Tuesday, November 17, 2009

turn and face the strange

Sometimes I think I'm walking around, living my normal life, but I find myself catching my breath as if I'd just been punched in the stomach. That's how I've felt these past couple weeks, doing the same whirl of parties and classes and work and adventures and, all the while, grinding my teeth and waking up with crashing headaches.

Geni's teacher at school does not seem to get her, does not seem to want her and, in fact, may actively dislike her. It's a shock when, the last two years, her teachers loved her deeply and she them, but I try to remember how very few teachers understood or even noticed me. It was part of my mission as a teacher, to look the traditionally overlooked students in the eye, to get to know them so I could recommend a book at the library to them or remember their birthdays.

Geni's just four, after all, this is preschool, it should all be games and songs and happiness. And the funny thing is I think it is, a lot of the time, happy days at school for Geni. Just not for her teacher. Geni has speech delays and motor skill delays. She's also mischievous, this I know. But can't her teacher see all the love she has, and the joy and the creativity? It sucks the air out of me to think about this.

I tell myself it is better to know the situation and move forward, so I am. I've found a lovely school for Geni and am hoping Geni and her teachers will find common ground.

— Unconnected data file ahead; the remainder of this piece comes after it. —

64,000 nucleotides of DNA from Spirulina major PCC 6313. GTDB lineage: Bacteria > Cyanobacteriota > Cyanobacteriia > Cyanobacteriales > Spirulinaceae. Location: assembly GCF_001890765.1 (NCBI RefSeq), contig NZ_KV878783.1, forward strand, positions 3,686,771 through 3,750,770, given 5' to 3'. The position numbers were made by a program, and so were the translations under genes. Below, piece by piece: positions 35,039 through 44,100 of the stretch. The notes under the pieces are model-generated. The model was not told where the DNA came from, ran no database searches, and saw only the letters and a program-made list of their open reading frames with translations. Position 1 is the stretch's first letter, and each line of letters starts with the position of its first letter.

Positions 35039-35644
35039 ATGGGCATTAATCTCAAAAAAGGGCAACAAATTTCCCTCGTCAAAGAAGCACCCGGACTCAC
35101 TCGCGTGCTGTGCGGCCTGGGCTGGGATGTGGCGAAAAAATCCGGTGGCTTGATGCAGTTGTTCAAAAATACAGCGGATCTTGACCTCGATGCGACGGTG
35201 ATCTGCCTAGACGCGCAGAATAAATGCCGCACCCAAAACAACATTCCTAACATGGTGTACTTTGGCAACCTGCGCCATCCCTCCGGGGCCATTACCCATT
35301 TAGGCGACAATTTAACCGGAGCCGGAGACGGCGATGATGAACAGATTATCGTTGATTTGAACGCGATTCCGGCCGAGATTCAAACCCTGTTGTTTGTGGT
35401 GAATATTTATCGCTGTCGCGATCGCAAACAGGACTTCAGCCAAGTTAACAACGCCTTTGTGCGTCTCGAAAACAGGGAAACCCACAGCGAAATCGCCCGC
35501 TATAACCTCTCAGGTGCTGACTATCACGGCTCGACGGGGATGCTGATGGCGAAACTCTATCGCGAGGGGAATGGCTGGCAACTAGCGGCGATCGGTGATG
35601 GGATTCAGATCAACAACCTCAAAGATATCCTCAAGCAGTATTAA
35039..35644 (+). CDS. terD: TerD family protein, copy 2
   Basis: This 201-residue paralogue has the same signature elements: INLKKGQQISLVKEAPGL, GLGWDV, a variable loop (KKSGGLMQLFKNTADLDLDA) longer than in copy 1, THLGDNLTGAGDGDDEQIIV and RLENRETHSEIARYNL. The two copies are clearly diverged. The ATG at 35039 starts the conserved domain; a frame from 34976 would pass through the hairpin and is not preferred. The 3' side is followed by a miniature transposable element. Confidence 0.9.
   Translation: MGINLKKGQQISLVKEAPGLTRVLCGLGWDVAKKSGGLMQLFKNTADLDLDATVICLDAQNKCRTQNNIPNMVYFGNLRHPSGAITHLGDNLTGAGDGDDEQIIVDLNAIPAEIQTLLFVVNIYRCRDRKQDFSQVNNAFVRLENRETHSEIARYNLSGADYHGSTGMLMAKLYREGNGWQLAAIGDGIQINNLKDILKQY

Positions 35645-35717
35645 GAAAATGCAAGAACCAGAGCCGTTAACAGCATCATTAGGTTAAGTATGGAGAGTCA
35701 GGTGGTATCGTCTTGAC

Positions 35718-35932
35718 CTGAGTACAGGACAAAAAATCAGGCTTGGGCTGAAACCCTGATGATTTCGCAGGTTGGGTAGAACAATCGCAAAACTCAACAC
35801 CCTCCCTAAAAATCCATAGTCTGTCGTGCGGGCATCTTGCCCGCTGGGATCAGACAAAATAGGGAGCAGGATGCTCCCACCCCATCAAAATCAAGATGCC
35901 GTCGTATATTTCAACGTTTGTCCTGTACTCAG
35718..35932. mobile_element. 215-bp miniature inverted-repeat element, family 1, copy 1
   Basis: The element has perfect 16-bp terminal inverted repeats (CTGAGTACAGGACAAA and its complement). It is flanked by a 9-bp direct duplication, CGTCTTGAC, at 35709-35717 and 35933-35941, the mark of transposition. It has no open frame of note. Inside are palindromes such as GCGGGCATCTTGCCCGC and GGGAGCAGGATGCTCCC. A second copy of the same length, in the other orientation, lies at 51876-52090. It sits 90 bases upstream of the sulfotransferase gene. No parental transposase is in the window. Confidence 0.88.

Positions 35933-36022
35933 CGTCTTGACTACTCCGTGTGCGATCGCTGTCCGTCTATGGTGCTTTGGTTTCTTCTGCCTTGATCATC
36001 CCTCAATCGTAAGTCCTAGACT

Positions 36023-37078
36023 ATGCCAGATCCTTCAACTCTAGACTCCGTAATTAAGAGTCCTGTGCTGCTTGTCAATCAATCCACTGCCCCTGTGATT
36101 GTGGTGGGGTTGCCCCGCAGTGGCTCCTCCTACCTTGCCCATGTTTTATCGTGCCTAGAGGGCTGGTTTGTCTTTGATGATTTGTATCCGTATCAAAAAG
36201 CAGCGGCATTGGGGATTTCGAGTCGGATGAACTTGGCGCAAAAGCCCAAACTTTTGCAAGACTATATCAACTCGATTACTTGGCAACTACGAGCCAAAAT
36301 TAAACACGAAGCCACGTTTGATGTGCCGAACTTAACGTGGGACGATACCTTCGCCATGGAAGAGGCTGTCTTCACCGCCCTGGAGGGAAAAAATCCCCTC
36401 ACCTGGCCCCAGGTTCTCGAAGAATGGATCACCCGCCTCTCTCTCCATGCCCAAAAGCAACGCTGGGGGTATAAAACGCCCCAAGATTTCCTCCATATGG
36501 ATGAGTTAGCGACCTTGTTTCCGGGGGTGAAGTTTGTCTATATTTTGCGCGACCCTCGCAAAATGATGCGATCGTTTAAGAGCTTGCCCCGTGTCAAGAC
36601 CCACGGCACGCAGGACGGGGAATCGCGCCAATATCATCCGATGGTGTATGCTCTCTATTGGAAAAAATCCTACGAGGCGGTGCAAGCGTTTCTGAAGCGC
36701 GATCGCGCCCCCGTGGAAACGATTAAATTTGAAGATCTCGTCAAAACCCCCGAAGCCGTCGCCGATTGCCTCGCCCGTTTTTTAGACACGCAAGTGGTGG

I'm too tangled in emotions to dwell on this now but, someday, I'll write about this with some order and some insight, and hopefully I will sound wise instead of lost.

It's times like these where a sister could come in handy, to remind me not to sit in my soup and moan about it, to remember that it is Geni's perspective, not mine, that truly, deeply matters in situations like this.

2 comments:

The Buzz said...

Serena,

My heart goes out to you. As the mother of a child with gross motor and speech delays, who recently was diagnosed as having a learning disability I feel both your pain and your strength as mom to Geni.

She is very lucky to have you! Here in the states, I grapple with a teacher who wants to help my child and a system that gives little support in doing so.

Your sister in motherhood,
Brandy

Serena said...

Brandy, your words mean so much to me right now. You said exactly what I needed to hear. Someday I will write you and ask you about your experiences and any advice you can share on navigating this less-traveled path. I wish you luck through all of this, but also know how lucky we already are to have our beautiful and wise daughters.
xoxo Serena